TAMPA, Fla. — As go the Rangers’ stars, so go the Rangers. And Artemi Panarin, who goes back to New York for Game 5 with just one even-strength point to his name in the Eastern Conference Final, is very much at the center of that equation.
After two power-play assists in Game 3, Panarin got on the scoresheet with a consolation power-play goal on Tuesday when the Rangers were down by three late in the third, but at even strength, was largely absent from the 4-1 loss to the Lightning in Game 4. It didn’t help matters that he played without Ryan Strome, his usual centerman, who was out with a lower-body injury suffered in Game 3.
When Panarin struggled against Carolina in the second round, it was clear the Hurricanes’ man-on-man defensive style had a lot to do with why. The Hurricanes cut off his space, and made it hard for him to play his game. The Lightning don’t play that way — making this issue harder to diagnose.
“Hard to say after Carolina, because they play one-on-one. Much more time now,” Panarin said without the help of a translator after Game 4. “So I don’t know [what’s wrong]. I don’t think we have to like, change something, just to fix small things, and then keep playing how we play at home ice.”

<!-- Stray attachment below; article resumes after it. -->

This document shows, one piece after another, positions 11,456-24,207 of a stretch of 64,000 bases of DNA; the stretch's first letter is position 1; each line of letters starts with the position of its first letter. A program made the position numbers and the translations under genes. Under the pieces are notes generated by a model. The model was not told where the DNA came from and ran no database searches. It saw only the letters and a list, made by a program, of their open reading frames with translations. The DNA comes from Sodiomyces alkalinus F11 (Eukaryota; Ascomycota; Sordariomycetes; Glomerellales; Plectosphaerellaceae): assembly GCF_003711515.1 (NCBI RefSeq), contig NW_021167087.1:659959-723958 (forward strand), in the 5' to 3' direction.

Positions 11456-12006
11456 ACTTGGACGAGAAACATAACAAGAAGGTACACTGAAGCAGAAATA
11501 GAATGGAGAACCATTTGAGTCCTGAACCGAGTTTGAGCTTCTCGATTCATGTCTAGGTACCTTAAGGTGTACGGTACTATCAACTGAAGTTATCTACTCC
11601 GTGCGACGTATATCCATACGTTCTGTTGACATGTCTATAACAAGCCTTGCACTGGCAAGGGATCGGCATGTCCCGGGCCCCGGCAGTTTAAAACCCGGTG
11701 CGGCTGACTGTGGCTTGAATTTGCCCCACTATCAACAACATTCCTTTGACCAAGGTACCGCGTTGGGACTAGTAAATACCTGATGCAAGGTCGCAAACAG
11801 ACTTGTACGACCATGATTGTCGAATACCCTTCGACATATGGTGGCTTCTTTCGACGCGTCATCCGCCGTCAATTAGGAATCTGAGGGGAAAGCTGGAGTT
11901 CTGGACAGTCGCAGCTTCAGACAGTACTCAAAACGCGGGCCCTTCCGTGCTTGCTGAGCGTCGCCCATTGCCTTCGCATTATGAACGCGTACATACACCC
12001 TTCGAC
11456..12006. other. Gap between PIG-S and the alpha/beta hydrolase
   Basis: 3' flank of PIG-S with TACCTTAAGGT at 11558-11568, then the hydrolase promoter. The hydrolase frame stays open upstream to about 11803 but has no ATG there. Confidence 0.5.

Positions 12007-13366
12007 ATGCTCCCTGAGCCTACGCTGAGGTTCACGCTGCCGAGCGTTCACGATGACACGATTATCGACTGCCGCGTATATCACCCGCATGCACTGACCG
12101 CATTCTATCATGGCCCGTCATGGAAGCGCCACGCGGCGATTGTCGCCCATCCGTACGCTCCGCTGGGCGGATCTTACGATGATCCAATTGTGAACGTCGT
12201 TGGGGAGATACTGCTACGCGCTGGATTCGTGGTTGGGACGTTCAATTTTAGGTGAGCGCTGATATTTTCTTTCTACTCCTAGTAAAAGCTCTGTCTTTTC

Panarin finished Game 4 with just one shot on net over 21:24, and a 30.57 expected goals percentage at even strength, per Natural Stat Trick. That was in large part a symptom of a larger problem the Rangers have developed — over two games in Tampa, they failed to score once at even strength, and on Tuesday, the Lightning essentially dominated at five-on-five.
The Rangers were largely succinct in trying to explain their issues afterward. Coach Gerard Gallant answered a question about whether the team generated enough offense with one word: “No.”
Panarin, though, gave some insight.
“On one side, I think we have to build everything,” he said. “Like passes, simple things. [Be] a bit closer to the guys on the forecheck. Shoot more pucks at the net.”
Chris Kreider largely rejected the idea that the Rangers need to generate more off rebounds, saying they needed more lateral movement with the puck to beat Andrei Vasilevskiy.
“It’s moving it east/west across the middle of the ice, getting the puck off your stick in less than half a second,” Kreider said. “I don’t really care who’s in net. Every goalie in the world struggles with a puck that goes east/west, has to battle through traffic and then … can’t get set to it. That’s what gives us our best chance.”